Monday, 27 August 2012


Go and see Brave. Go and see it if you have a daughter.

This is the latest Pixar, and it's directed by a woman, Brenda Chapman. Hallelujah! A female animation director!

Brave manages to bring together Celtic and Norse legend with Astérix-style animation, and produce a story about the transformative power of... transformation.

The rebellious tomboy daughter of a Scottish king rejects her upbringing, and the destiny planned for her by her mother the queen, and inadvertently turns her into a bear, when she foolhardily buys a spell from a witch.

In wanting to be brave, and challenge the status quo, the girl finds herself in a nightmare in which she is on the verge of destroying everything she knows, mother, father and kingdom. Her bravery is revealed to be impulsiveness and pride.

But in turning her mother into a bear, she also enables the mother to see that she is being literally overbearing, and that the daughter needs greater freedom if she is to succeed in life, and if the kingdom's future is to be secured.

As a bear, the mother loses all her finesse and skill. She can no longer use words to reprimand and control her daughter's language, manners, dress and activities, and she cannot model the decorous behaviour she expects of a young lady, because of her ungainly body, and claws where her fingers should be.

The magic spell which transforms her seems to take several days to come to full fruition, and for that time, the queen is in a kind of metamorphic state -- she is neither queen nor bear. She is starving and does not know how to hunt. She must rely on the superior skills of her daughter, an expert marksman and archer, to feed herself.

The young girl and the older woman must reverse the spell before it becomes final. Their adventure involves them in saving the kingdom from sinister forces, ready to resurface from the past, and reactivated by the magic that is used to transform the queen.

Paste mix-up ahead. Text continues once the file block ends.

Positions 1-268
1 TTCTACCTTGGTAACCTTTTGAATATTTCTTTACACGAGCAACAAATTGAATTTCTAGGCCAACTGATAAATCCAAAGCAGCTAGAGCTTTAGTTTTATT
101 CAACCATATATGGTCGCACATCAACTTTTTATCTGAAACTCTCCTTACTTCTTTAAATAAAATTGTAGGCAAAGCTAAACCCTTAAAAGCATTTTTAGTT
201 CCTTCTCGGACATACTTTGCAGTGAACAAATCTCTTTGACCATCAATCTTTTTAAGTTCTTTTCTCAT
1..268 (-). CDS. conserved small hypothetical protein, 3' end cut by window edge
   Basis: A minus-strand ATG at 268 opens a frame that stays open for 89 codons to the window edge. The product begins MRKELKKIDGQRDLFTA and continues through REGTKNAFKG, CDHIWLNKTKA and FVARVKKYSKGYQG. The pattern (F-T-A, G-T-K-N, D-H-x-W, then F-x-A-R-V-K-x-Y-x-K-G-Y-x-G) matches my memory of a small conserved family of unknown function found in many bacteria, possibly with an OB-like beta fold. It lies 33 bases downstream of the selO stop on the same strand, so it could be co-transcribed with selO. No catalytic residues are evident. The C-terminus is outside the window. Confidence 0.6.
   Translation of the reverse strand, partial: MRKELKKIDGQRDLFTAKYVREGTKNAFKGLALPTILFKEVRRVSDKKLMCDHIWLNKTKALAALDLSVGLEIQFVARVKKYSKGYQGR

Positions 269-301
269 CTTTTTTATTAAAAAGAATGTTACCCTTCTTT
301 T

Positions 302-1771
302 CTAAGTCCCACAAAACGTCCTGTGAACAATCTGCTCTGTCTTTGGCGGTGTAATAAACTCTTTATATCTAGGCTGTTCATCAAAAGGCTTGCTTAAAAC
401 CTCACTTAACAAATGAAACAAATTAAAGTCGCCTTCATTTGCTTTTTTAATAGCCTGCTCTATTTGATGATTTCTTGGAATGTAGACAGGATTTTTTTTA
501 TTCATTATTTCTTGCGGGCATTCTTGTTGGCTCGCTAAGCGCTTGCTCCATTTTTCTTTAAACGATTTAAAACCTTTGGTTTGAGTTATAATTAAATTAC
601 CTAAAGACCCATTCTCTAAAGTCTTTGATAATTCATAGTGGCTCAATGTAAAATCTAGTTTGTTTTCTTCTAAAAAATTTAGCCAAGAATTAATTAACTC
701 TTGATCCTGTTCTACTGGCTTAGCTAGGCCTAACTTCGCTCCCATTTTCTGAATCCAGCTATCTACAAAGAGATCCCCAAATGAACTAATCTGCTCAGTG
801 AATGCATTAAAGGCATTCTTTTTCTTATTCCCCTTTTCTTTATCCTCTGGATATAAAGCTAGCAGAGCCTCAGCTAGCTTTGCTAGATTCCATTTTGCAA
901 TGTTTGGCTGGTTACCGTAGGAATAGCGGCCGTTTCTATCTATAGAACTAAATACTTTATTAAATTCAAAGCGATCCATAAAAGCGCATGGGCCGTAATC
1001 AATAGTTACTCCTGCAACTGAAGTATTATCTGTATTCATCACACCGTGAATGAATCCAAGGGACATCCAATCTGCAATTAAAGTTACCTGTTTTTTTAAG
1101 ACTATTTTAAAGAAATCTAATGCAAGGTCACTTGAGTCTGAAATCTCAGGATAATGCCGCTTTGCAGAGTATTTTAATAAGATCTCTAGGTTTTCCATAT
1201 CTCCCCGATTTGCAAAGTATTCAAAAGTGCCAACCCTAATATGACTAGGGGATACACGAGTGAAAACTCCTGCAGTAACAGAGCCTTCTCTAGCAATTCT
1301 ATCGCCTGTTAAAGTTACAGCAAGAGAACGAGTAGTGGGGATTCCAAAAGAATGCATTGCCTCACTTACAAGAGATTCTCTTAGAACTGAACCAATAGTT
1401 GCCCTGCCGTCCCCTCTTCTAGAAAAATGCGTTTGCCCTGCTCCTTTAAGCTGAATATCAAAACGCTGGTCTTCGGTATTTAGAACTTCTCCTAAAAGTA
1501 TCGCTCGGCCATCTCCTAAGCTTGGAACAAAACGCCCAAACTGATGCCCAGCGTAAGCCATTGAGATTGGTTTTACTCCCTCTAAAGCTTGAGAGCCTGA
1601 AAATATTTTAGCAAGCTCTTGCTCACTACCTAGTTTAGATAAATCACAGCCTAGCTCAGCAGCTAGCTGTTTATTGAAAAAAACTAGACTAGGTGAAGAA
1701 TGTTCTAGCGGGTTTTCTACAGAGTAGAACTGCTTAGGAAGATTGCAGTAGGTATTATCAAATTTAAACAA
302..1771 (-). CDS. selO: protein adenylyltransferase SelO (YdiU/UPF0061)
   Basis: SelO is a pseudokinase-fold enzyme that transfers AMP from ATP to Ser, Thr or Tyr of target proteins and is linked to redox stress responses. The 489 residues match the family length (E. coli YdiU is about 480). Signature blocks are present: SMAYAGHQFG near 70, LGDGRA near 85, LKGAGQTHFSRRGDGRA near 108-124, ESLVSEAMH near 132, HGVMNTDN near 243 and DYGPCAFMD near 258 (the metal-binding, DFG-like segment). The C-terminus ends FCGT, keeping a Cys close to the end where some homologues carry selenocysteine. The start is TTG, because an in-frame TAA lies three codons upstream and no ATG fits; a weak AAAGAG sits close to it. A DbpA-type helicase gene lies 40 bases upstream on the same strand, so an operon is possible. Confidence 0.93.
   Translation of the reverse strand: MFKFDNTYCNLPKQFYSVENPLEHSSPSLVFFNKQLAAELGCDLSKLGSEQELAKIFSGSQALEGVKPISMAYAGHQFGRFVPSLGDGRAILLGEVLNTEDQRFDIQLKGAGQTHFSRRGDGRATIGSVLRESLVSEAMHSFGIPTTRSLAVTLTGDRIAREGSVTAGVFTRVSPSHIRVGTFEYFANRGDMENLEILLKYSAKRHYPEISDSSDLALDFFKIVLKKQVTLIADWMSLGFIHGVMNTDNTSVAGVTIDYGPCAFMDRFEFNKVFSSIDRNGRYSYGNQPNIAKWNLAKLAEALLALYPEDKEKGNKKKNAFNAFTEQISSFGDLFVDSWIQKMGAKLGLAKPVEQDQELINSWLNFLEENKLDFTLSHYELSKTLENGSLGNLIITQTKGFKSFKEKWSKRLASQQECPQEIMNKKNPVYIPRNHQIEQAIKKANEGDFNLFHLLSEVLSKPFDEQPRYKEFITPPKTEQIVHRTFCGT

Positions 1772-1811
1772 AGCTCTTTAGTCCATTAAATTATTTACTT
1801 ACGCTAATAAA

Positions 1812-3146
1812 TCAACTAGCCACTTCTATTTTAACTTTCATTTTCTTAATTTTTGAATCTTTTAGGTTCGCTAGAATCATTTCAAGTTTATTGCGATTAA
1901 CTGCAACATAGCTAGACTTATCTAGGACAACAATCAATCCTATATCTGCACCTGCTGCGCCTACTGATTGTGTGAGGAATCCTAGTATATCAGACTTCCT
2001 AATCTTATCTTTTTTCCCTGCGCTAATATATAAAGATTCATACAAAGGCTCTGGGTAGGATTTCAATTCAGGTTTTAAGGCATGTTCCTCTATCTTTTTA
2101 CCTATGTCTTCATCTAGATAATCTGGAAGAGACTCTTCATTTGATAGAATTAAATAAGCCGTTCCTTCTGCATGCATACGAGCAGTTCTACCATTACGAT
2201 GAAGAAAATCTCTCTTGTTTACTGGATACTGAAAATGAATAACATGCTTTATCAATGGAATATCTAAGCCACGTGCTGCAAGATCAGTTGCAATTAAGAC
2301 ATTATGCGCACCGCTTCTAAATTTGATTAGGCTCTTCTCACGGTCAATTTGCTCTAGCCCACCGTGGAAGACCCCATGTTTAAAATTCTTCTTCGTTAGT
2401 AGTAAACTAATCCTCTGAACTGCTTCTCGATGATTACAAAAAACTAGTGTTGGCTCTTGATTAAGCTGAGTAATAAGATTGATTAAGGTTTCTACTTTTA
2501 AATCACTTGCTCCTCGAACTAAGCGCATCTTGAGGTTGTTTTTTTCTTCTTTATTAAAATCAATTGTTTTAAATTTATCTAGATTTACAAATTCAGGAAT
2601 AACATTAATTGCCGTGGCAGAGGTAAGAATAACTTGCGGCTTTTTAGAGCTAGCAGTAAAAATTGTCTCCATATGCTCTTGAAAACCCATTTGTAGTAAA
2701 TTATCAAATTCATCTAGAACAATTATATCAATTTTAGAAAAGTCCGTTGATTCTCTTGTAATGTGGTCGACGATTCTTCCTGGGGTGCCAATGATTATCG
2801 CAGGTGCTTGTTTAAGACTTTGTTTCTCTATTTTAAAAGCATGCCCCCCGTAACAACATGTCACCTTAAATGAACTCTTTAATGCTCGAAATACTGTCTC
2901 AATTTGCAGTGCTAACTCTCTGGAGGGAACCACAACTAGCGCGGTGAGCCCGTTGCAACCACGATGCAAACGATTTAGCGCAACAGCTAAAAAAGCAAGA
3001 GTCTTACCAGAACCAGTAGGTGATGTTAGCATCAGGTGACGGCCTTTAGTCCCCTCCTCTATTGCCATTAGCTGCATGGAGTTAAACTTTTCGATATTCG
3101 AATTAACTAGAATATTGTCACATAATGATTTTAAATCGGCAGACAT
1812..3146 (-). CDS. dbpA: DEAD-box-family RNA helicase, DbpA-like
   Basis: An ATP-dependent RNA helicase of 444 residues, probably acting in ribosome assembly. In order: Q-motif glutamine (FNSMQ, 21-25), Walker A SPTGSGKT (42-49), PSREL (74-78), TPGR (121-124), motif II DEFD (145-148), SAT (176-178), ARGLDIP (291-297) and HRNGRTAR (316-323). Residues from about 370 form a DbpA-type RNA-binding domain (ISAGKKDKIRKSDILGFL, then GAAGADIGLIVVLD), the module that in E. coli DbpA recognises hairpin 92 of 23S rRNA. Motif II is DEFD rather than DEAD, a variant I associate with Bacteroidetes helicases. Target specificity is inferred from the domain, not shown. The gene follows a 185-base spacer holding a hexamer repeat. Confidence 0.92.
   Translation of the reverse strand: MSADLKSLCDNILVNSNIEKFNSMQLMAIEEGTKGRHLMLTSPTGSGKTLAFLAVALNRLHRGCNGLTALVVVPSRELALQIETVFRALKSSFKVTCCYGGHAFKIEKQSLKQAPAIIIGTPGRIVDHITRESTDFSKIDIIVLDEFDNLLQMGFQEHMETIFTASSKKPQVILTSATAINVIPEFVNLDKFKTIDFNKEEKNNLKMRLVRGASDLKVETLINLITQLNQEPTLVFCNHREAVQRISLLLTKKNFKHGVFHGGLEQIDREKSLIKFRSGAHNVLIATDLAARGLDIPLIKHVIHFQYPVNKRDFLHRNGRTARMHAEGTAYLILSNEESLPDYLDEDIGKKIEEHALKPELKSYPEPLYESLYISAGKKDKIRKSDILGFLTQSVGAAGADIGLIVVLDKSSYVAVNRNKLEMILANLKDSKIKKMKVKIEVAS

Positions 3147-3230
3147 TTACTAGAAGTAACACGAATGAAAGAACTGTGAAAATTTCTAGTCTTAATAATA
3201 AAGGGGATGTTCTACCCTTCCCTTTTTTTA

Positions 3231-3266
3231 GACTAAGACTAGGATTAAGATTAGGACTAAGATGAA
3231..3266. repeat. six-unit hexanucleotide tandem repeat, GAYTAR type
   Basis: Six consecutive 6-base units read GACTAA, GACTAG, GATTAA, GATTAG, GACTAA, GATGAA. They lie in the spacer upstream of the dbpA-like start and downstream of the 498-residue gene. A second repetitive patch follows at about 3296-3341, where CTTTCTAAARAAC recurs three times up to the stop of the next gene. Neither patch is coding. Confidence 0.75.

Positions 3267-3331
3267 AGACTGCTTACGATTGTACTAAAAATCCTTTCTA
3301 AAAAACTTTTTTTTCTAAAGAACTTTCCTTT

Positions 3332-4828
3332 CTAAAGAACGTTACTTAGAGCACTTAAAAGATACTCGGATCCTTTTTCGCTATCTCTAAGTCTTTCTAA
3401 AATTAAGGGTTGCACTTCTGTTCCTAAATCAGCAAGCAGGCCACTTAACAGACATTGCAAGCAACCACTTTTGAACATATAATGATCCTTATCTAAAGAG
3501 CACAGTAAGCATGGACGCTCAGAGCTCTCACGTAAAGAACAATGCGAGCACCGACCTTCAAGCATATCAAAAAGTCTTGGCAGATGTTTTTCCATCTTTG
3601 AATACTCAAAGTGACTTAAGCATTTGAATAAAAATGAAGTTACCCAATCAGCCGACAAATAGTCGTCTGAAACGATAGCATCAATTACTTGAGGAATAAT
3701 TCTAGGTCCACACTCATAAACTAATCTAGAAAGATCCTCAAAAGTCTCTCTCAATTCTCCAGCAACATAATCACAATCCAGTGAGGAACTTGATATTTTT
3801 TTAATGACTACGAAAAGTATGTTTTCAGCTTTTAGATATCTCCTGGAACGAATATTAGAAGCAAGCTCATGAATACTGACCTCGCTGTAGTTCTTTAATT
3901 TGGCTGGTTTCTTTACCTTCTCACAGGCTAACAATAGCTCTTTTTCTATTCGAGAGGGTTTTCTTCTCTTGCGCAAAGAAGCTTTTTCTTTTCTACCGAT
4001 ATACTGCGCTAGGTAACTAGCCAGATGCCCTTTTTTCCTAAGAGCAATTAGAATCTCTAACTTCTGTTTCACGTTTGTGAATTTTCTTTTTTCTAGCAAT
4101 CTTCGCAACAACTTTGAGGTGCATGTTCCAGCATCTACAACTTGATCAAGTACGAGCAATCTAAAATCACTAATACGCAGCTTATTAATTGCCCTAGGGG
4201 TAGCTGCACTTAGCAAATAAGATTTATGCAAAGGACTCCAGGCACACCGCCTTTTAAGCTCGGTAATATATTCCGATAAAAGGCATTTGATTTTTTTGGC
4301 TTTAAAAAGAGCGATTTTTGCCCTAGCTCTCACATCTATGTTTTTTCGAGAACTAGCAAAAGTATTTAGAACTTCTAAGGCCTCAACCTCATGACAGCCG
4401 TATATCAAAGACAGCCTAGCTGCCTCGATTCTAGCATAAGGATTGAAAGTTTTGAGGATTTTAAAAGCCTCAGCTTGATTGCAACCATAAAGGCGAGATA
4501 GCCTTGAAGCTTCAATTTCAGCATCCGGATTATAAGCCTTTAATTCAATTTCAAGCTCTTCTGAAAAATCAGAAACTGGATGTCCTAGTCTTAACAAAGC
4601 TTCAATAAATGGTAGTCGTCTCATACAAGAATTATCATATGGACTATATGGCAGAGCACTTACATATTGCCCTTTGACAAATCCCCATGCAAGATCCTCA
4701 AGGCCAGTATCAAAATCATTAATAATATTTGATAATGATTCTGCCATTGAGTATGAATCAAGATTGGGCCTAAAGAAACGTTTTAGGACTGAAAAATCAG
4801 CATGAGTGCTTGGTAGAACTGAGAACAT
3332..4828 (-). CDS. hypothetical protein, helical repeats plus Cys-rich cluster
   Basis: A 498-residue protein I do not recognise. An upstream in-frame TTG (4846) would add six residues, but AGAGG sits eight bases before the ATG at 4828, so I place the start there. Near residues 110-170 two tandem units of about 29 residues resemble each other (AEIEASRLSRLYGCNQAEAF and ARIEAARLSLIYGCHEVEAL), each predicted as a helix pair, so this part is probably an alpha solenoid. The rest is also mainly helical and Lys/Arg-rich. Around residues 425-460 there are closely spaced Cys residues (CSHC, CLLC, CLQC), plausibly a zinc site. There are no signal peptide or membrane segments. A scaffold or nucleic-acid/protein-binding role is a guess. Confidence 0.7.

They have to learn to respect each other, and each has to learn a new kind of bravery. The queen must defend her daughter through physical action rather than through political strategy, and the girl must conquer her stubborn pride and accept her mother's love and good intentions.

The term 'monster' comes both from monere (to warn) and monstrare (to show). The queen is made physically monstrous the better to examine and unpick what is character and what is behaviour in her. The daughter is given an opportunity by the witch she consults to look more intensely at her mother's intentions and faults. But she is also given a mirror in which she can see what she herself may become unless she learns to control some of her own impulses.

What I loved in this film was its homage to Uderzo and Goscinny, its immersion in non-Christian, non-Romano-Hellenic-Enlightenment narrative, and above all its courage in looking squarely at the mother-daughter relationship.

As I sat there in the dark, with my son (rather scared of the bear) on my lap, and my little girl squeezed in to my side, I kissed her hair and whispered that I loved her.

Then we came stumbling out into the light.

I probably told her to pull her skirt straight and not to screech so much.

And so it goes on.

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